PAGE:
Alabama tight end O.J. Howard has faced plenty of difficulties while in Tuscaloosa, but none has likely been as difficult as the one he faced as a junior in high school at Autauga Academy (Prattville, Ala.).
Howard, who at the time was one of the best tight end prospects in the nation, was told in 2011 by then-headmaster Gene Carter that he, a black student, could not take his white girlfriend to the school prom.
“I just couldn’t believe it,” Lamesa Howard, O.J.’s mother, told Joseph Goodman of al.com in an extensive and well-reported feature penned about the Alabama standout. “It hurt so bad.”
The news, which brought O.J. Howard to tears, caused an uproar at the Alabama school, which according to Goodman was originally founded in 1969 as a “segregation academy” intended to impede U.S. integration law.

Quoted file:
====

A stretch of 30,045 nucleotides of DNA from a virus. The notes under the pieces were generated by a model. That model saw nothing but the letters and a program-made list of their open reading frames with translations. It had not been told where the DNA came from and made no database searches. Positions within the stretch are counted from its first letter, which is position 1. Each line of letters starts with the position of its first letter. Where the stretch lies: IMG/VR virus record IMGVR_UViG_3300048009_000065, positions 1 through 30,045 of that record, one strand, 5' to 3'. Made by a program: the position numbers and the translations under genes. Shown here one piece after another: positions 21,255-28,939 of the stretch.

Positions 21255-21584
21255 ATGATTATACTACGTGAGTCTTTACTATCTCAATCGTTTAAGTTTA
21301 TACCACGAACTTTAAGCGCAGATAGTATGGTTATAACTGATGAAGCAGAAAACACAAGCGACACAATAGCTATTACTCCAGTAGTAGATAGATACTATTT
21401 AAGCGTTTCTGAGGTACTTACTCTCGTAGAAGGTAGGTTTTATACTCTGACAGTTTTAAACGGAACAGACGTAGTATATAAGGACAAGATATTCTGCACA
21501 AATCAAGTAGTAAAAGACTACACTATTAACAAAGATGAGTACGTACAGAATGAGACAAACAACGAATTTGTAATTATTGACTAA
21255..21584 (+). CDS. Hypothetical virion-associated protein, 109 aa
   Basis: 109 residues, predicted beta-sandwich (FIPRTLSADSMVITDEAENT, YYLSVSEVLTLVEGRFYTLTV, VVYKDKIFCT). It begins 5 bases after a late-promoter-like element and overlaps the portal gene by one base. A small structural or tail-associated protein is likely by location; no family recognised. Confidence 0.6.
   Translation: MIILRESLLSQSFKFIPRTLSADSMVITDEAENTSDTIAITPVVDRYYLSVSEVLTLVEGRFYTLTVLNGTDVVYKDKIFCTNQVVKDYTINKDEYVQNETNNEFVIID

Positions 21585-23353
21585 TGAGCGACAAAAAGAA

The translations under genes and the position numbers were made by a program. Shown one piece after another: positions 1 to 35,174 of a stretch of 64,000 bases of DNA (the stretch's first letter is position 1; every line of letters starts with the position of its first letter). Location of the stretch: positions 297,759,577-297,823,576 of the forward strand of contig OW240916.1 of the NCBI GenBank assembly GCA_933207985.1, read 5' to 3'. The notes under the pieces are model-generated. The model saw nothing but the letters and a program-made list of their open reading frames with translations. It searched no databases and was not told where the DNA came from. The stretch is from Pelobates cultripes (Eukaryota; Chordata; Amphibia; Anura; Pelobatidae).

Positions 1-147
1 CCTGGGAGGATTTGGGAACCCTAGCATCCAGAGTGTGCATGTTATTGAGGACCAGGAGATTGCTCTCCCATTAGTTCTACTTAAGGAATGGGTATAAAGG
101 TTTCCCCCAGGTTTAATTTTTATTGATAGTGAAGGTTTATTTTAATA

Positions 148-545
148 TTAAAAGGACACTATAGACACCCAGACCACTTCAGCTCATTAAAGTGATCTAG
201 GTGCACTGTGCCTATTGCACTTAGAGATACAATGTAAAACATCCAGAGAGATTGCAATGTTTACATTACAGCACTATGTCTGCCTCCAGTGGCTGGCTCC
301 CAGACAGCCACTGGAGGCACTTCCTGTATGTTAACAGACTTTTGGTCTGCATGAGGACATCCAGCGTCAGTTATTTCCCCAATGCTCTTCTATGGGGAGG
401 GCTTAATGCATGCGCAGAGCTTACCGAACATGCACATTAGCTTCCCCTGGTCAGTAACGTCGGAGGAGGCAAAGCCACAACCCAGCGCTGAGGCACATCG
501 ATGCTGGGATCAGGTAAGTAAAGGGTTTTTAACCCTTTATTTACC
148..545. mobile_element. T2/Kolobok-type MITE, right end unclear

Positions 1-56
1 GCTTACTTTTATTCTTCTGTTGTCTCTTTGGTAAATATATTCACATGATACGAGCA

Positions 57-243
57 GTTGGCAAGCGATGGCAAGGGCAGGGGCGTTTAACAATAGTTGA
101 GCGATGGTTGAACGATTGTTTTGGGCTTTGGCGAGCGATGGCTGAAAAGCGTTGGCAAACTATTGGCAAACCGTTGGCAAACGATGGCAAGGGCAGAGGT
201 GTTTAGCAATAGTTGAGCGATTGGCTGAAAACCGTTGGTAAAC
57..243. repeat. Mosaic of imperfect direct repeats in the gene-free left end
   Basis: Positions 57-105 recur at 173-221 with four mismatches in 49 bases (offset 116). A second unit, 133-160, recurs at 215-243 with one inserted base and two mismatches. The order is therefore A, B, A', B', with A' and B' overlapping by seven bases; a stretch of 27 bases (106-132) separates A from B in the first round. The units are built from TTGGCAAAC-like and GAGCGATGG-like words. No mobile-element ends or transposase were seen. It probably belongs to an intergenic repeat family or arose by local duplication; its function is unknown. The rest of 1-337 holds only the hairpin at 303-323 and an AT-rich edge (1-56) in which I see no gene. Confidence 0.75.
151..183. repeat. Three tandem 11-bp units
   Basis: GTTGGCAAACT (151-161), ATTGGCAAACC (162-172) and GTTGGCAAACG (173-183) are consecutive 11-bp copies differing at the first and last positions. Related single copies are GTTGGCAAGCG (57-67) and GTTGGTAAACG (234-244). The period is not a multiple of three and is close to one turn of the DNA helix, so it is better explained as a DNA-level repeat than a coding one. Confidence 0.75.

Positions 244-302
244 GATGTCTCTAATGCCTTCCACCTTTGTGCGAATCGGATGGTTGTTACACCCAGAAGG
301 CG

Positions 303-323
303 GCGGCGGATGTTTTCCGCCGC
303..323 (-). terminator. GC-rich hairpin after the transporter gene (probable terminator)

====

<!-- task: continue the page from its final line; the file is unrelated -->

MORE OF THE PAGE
When Lamesa Howard confronted Carter at the school, he informed her that the board of directors had instructed him to deliver the news to her son. When the parents confronted the board during an emergency executive meeting that same day, none took responsibility for giving the instructions.
Carter later called a school-wide assembly to apologize, then went on unpaid leave for three weeks. The parents have since found who on the board of directors was responsible for giving him the directive.
O.J. was ultimately allowed to invite his girlfriend to prom, and his sister, Shabria, went with a white male student. But that wasn’t all. Lamesa and her husband Kareem Howard both attended as well, with the parents of O.J.’s girlfriend.
O.J. declined comment to AL.com, though his parents say the family has no animosity toward Autauga Academy today.
Howard has since gone on to do great things at Alabama, highlighted by his 208-yard, two-touchdown performance in Alabama’s national title game victory against Clemson. And now, collegiate exploits will soon earn him a permanent mark in his hometown: The road outside Autauga Academy will soon turn into 88 O.J. Howard Lane.